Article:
Gisele Bundchen, she of Amazonian build and brimming bank accounts (the model has been named as the highest paid by Forbes for eight years running), capped a 20-year catwalk career last week by walking in her last show during Sao Paulo Fashion Week. As she hangs up her heels to focus on print campaigns and family, we look back on the evolution of supermodel-dom and the biggest models to influence American culture.
Hers may not be a household name, but Bettina Graziani ruled fashion for two decades as one of the world's first supermodels. Known simply as Bettina, the model became the face and figure of The New Look, a 1940s design silhouette that cinched the waist and exaggerated shoulders for an enhanced hourglass effect. She also earned exurbanite modeling fees ($1,300 an hour at the point of her retirement) and wed famous international playboy Aly Khan, leading a glamorous life that created the supermodel template for today.
Fashion did an about-face when embracing Leslie Hornby, the model who became known as "Twiggy," for her tiny frame. Suddenly, the hourglass shape that dominated the ‘50s was out and rail thin was in. Named "The Face of ‘66" by London's Express newspaper, Twiggy went on to become the poster girl for Youthquake culture—all while inspiring a generation to adopt the pixie cut and kewpie-doll lashes.
Minnesota native and farmer's daughter Cheryl Tiegs went from model to supermodel with her 1978 Sports Illustrated cover, which featured the wholesome-looking beauty in a see-through mesh swimsuit. A Time magazine cover and $1.5 million contract with COVERGIRL followed, but it was Tiegs' foray into fashion merchandising—with a signature line for Sears—that not only banked $100 million in revenue, but pioneered the celeb-endorsed clothing business model that has become the de facto career move for rising stars today.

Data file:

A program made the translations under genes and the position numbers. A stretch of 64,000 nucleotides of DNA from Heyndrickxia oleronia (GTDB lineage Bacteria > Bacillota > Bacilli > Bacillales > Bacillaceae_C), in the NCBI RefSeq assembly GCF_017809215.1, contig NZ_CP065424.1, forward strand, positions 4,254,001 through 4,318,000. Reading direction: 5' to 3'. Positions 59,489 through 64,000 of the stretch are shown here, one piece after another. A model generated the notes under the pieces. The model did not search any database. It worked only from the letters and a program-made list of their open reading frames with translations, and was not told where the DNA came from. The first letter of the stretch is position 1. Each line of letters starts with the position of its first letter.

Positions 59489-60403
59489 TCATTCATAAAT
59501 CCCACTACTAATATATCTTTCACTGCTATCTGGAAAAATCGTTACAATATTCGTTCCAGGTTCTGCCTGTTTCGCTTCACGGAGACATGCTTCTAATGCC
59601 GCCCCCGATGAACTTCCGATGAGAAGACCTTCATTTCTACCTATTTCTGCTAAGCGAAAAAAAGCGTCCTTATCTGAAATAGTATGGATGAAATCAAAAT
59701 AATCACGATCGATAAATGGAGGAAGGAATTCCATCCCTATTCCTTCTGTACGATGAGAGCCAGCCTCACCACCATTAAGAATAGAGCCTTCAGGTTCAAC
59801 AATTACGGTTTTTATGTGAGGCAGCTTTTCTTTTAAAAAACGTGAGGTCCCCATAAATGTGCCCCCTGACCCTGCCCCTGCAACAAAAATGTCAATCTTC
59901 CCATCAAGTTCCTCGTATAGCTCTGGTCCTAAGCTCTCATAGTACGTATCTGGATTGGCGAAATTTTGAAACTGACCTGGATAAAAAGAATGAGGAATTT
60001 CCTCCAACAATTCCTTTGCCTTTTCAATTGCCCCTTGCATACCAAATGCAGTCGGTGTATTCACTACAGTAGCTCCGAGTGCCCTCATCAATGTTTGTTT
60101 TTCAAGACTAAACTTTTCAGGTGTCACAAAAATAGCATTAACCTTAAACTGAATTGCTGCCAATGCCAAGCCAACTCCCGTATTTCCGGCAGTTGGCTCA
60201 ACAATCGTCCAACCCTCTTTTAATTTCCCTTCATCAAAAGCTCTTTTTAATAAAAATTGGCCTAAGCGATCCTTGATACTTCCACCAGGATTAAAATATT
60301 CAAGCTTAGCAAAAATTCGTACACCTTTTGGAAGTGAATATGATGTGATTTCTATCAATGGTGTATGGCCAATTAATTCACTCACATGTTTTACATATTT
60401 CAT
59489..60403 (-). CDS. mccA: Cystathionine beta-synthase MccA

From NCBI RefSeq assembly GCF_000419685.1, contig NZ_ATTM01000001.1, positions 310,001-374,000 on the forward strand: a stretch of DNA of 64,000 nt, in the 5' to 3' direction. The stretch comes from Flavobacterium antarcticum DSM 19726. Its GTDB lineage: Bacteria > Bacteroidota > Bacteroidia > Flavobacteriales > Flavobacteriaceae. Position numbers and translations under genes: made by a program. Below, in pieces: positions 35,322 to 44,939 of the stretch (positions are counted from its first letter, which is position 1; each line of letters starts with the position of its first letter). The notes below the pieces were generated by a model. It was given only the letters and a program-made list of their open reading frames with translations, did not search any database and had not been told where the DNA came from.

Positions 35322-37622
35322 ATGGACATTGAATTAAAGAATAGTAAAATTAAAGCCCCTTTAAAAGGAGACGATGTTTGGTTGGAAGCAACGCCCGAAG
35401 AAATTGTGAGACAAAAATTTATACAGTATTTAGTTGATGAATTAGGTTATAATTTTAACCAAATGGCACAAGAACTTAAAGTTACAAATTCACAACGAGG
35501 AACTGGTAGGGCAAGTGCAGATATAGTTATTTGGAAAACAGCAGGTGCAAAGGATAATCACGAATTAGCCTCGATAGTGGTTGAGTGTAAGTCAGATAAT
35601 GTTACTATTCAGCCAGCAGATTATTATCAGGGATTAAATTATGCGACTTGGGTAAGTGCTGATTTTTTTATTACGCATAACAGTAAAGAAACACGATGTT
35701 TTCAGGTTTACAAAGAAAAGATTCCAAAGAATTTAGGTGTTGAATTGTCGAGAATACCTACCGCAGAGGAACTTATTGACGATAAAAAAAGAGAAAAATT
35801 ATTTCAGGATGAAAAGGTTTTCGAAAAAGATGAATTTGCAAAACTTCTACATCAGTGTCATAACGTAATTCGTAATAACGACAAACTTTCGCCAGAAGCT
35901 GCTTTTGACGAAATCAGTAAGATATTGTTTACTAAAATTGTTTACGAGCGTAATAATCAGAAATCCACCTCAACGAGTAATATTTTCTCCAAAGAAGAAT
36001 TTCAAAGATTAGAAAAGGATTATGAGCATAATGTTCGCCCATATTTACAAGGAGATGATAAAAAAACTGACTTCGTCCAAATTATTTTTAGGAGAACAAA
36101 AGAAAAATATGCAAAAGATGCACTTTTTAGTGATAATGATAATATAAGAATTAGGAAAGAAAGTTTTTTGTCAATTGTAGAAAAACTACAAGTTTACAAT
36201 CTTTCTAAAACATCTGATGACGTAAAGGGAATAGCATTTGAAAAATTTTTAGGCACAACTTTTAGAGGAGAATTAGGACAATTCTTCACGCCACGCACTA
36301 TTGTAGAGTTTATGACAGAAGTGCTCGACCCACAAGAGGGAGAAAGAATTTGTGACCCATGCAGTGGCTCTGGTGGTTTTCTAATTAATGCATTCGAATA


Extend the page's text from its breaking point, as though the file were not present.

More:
In the Regan era, Christie Brinkley's can-do spirit and mega-watt smile helped make her one of the most celebrated faces of the decade. Aside from serving as the face of so-called "all-American" beauty in the ‘80s, the SoCal Native and former surfer also made athletic body types the cultural ideal, causing legions of women to lace up their Reeboks and join Aerobics classes in pursuit of a toned, healthy body.
The pinnacle of supermodel stardom hit in this decade, thanks to a clan of glamazonian women by the names of Linda, Naomi, Christy, Cindy, Tatjana and Claudia. They, who partied together, did business together (remember Fashion Cafe?) and according to Evangelista, didn't get out of bed for less than $10,000.
After she was spotted while eating a burger in her native Sao Paolo, Brazil, Gisele Bündchen helped swing the benchmark for beauty from a waifish aesthetic (led by super Kate Moss) to a powerful and glamorous one. Gisele's look—one of athletic confidence, impossible build and high cheekbones—has not only served as the template for Victoria's Secret Angels, but has primed her to become the first billionaire supermodel, according to Forbes.
Every inch the modern-day super, Karlie Kloss not only lands the biggest modeling jobs and calls Taylor Swift a bestie, but the business-savvy and philanthropic model also the runs a cookie company (the proceeds of which help feed the hungry) and has established the Kode with Karlie scholarship for girls—proving the modern-day model is equal parts bod, business, benevolence and brains.
For modern-day supers, serious star power is magnified by social media followings. With girls like Gigi Hadid, Kendall Jenner and Cara Delevingne at the helm, it's no wonder that Vogue has dubbed the next wave of models to have major influence (and make major bank) as "Instagirls."